One of the hardest parts of building a social enterprise is how to actually start. And by starting, I don’t mean how to write a business plan, make a shiny pitch deck or come up with a logo. I mean how to put your product or service in front of a customer for the first time – without spending two years and a fortune along the way.
Thanks to Lean Startup principles and agile development processes, it is rare to see technology companies spending months and years building the complete product before putting it out on the market. In the social impact space, where we often assume that our good intentions will obviously translate into sought-after products or services, early prototyping is at least as important. Especially, because most social startups can only dream of the financial resources a tech company may have, so each penny must be spent wisely – and must ideally come back from a paying customer.
The good news is: prototyping can be much simpler than it seems, if the founders can hold their ego at bay and live with the fact that the first version of their product and service will not be as pretty as they’ve always imagined. Most likely, it will be faulty, ugly, and crooked – but it will be gold for the future of your enterprise.
Indeed, our pilot service at Agruppa was all of that, and more. But overlooking the rough surface, it shone bright – because it helped us getting our first paying customers, and rapidly learn from the real market through our mistakes and customer praises as well as complaints. It was painful in every way, but it worked in showing us the reality of the social enterprise we were intending to build while spending less than $10,000 USD in six months.
In the process, we learned some lessons that I believe can apply to any startup – whether social impact focused or not, whether for a digital or physical product:
Prototype as early as possible: if your target market segment is big enough so that losing a couple of customers due to bad experiences does not really hurt you – go for it. (And if it is not, you’d better rethink the whole idea.) Get real feedback from real customers as soon as you can, even if this means testing one assumption at a time with a completely made up product.
Focus on testing key assumptions or features, not on how it looks: at Agruppa, we sold our produce below purchase price to the Mom-and-Pop shops in order to mimic the attractive prices we were going to be able to offer once we would have a big enough network of shops. Of course it made us lose money, but recovering 90% of the purchase price was better than nothing, and offering higher prices in order to cover our costs would not have tested the envisioned service offering. Even if your prototype is far removed from that pretty product you may have envisioned for months, get it out there. This of course requires having a reasonable idea of which product features are a “must” and which ones are “nice to have” for your specific segment. We knew that a competitive price was a must for Mom-and-Pop shops, while whether the produce came directly from the farm or from the central market was not essential to them.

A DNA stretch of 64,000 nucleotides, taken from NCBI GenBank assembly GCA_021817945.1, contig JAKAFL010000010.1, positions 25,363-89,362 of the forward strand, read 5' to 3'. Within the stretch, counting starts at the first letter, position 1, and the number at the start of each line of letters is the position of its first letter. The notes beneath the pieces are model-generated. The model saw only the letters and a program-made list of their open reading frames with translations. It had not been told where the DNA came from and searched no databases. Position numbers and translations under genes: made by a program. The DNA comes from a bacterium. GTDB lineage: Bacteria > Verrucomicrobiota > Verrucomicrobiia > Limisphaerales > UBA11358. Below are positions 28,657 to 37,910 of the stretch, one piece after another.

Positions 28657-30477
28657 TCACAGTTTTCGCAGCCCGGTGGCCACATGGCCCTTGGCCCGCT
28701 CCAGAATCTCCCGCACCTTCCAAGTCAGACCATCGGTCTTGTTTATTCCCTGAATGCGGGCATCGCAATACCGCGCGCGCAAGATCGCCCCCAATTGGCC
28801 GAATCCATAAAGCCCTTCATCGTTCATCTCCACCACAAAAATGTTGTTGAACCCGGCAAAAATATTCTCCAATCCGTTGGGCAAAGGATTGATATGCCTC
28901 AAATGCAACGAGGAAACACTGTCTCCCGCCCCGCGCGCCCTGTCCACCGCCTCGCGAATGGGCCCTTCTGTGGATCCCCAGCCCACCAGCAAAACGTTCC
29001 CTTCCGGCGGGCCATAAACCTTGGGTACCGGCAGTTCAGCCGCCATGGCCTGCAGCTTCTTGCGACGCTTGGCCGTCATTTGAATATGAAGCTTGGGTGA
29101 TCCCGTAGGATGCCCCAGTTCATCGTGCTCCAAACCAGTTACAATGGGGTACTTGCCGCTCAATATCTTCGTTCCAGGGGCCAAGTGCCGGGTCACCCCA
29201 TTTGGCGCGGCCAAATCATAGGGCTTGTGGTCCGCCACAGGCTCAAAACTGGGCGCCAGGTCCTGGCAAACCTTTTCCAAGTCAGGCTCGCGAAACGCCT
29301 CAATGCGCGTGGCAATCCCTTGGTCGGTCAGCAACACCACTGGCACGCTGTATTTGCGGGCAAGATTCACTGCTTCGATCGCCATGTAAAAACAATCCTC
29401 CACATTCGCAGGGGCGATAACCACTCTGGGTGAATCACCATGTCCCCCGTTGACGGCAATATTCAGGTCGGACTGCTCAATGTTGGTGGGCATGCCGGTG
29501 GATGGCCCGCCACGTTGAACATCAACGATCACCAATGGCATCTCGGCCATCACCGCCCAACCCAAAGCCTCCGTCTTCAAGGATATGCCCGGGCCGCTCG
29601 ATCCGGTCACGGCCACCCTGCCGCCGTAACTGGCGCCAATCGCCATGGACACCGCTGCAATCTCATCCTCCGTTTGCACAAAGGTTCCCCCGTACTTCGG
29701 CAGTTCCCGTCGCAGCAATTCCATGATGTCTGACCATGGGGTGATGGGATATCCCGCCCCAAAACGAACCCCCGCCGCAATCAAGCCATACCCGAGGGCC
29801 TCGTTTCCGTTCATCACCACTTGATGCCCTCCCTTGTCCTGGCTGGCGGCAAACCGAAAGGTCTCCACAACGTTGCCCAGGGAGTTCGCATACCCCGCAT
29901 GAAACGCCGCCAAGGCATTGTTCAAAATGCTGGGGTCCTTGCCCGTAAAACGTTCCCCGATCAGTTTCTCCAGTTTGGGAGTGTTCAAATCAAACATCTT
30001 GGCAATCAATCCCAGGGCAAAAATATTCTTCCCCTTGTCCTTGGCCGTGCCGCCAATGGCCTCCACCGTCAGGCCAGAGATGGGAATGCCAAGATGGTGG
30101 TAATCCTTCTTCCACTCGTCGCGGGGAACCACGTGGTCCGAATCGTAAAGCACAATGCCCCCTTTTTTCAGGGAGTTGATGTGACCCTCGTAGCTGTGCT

Make sure customers pay: everyone loves presents, and maybe your start-up funding allows you to give out a prototype for free. But the path from “I like this product” to “I am willing to pay for it” can be very, very long. If your vision is to be financially self-sustaining, as it was for us at Agruppa, predictable and regular income (which in our case translated into the willingness to pay) is one of your key assumptions and needs to be put to test.
Measure, adapt and go back to step 1: the end goal of prototyping is learning, not generating revenue or growing your customer base. For us, this meant carefully monitoring order behaviour, running pricing experiments, testing out delivery times, etc. – and dealing with a lot of complaints. But this feedback is what ultimately leads to carving out the end product. Depending on the key assumptions you want to test, define how you will know whether they are true or not, and how to measure that. Then measure, adapt, repeat.
If you are building a purely digital product, it may not need to be prototyped as such, for example with a paper prototype or a clickable mockup. But it is worth thinking hard about what your service offering is at core, and if it cannot be tested in a different form and shape that is faster and less costly before being fully developed.
At Agruppa, we learned that it is much easier and much harder than you think to get your product or service in front of a customer for the first time – but it is indispensable. And for my part, I like to meet the reality rather sooner than later.
About the Author
Verena Liedgens is a self-proclaimed social entrepreneur without an enterprise. Co-Founder of Agruppa. Passionate about food, business model innovation and using markets for a more inclusive future.
Check out more articles from Verena Liedgens here.